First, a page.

When you’re trying to prove something in a monoidal category, or a higher category, string diagrams are a really useful technique, especially when you’re trying to get an intuition for what you’re doing. But when it comes to writing up your results, the problems start to mount. For a complex proof, it’s hard to be sure your result is correct — a slip of the pen could lead to a false proof, and an error that’s hard to find. And writing up your results can be a huge time-sink, requiring weeks or months using a graphics package, all just for some nice pictures that tell you little about the correctness of the proof, and become useless if you decide to change your approach. Computers should be able help with all these things, in the way that proof assistants like Coq and Agda are allowing us to work with traditional syntactic proofs in a more sophisticated way.
The purpose of this post is to introduce Globular, a new proof assistant for working with higher-categorical proofs using string diagrams. It’s available at http://globular.science, with documentation on the nab. It’s web-based, so everything happens right in your browser: build formal proofs, visualize and step through them; keep your proofs private, share them with collaborators, or make them publicly available.
Before we get into the technical details, here’s a screenshot of Globular in action:
The main part of the screen shows a diagram, which in this case is 2-dimensional. It represents a composite 2-cell in a finitely-presented 2-category, with the blue and red regions representing objects, the lines representing 1-cells, and the vertices representing 2-cells. In fact, this 2d diagram is just an intermediate state of a 3d proof, through which we’re navigating with the ‘Slice’ controls in the top-right. The proof itself has been built up by composing the generators listed in the signature, down the left-hand side of the screen. (If you want to take a look at this proof yourself, you can go straight there; in the top-right, set ‘Project’ to 0, then increment the second ‘Slice’ counter to scroll through the proof.)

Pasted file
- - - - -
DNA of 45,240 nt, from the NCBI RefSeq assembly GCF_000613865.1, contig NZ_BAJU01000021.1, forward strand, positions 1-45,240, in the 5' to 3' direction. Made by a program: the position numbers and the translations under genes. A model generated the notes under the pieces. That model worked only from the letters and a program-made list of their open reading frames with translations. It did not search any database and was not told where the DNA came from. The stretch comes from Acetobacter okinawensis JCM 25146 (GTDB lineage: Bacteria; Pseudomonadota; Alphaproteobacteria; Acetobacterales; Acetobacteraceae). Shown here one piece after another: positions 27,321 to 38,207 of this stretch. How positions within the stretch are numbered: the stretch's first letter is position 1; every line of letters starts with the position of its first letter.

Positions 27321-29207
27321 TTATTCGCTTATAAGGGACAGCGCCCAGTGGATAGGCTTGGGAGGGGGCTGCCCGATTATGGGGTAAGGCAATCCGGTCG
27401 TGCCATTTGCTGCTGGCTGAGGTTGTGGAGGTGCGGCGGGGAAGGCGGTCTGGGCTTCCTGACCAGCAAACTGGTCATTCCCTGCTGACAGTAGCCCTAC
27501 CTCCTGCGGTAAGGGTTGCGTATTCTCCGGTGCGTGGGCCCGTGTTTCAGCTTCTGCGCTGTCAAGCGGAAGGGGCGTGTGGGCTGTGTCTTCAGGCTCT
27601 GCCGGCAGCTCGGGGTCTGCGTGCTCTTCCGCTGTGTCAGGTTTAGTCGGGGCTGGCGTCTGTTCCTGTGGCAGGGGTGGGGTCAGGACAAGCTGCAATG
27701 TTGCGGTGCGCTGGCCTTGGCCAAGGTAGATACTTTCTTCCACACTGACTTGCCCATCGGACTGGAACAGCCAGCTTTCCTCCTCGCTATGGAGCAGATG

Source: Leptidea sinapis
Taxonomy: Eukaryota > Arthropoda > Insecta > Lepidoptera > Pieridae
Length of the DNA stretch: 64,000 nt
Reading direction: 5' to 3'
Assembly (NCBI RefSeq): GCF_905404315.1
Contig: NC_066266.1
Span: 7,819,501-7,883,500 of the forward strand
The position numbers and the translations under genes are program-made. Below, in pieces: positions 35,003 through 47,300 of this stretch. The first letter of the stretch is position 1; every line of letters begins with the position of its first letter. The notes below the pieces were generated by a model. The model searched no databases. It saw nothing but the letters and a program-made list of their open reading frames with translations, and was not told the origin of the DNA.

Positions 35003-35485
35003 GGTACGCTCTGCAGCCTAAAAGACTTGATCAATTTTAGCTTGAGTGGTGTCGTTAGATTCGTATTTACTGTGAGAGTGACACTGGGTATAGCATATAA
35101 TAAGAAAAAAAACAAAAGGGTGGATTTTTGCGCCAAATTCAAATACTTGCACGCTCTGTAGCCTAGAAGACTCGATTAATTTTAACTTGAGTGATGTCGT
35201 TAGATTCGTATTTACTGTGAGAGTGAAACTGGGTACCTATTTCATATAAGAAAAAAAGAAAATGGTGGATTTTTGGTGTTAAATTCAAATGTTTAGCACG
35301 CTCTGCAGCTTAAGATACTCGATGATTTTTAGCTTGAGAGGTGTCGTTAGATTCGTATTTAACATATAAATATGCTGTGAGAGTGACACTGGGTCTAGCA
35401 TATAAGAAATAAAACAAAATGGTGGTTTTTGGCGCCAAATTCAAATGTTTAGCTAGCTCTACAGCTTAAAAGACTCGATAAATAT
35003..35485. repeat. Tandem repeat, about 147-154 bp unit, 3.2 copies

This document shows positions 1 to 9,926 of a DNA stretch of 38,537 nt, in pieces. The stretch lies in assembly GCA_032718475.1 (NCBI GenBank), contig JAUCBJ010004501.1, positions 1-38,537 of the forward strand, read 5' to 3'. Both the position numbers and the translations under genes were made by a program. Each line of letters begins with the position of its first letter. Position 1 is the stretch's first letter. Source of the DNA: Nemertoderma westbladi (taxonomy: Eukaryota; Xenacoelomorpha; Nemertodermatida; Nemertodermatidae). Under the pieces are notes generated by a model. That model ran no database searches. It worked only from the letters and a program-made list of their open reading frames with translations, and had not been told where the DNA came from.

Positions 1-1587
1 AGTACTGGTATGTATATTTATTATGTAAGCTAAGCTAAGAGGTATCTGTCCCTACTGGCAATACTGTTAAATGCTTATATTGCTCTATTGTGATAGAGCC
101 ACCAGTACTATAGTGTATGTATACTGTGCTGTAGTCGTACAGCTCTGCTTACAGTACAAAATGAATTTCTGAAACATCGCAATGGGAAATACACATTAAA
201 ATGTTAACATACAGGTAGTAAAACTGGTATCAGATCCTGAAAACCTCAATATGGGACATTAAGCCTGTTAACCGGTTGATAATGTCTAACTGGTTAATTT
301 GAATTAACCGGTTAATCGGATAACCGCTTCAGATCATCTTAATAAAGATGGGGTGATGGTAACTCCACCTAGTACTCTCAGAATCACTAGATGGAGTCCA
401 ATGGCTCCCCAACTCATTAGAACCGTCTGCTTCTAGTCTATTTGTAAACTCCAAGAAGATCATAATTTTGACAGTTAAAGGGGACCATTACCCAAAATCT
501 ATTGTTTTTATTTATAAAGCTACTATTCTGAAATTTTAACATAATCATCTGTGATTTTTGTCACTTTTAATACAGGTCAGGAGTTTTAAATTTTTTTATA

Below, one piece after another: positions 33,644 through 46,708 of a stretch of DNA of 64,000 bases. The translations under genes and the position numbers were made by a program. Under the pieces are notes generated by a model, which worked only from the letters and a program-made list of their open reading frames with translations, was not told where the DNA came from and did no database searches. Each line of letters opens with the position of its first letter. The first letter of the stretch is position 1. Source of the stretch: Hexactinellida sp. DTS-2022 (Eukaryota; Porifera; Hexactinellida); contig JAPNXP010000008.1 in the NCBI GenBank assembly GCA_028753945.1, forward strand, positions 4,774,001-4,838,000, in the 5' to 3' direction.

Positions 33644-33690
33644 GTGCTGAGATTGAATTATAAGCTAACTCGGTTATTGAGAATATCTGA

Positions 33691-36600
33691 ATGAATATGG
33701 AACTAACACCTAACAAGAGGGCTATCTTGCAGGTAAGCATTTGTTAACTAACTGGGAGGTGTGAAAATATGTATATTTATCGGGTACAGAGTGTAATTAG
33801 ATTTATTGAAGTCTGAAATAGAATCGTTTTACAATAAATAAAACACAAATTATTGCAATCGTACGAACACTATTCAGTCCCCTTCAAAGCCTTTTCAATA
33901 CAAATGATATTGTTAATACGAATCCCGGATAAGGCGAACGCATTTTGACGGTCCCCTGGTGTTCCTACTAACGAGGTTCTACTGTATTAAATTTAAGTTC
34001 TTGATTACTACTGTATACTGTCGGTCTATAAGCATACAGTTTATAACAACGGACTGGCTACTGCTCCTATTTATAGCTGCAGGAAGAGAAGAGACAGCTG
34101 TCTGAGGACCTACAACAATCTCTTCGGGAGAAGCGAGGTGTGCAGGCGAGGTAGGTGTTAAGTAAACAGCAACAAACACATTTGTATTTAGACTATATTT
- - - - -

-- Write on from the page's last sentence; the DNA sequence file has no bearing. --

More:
Globular has been developed so far in the Quantum Group in the Oxford Computer Science department, by Krzysztof Bar, Katherine Casey, Aleks Kissinger, Jamie Vicary and Caspar Wylie. We haven’t quite got around to it yet, but Globular will be open-source, and we’re really keen for people to get involved and help build the software — there’s a huge amount to do! If you want to help out, get in touch.
December 3, 2015
42
Posted by John Baez
In The Hitchhiker’s Guide to the Galaxy, the number 42 was revealed to be the Answer to the Ultimate Question of Life, the Universe, and Everything. But we never learned what the question was!
That’s what I’ll explain this Saturday in Montreal.
My talk is part of the Canadian Mathematical Society winter meeting. But it’s open to the public, and I’ll keep the math simple and fun. So, come along and bring your kids!
It’s from 6 to 7 pm on December 5th at the Hyatt Regency Montreal, at 1255 Jeanne-Mance. It’s in “Rooms Soprano A & B”, but I won’t be singing — they must have confused me with my cousin Joan.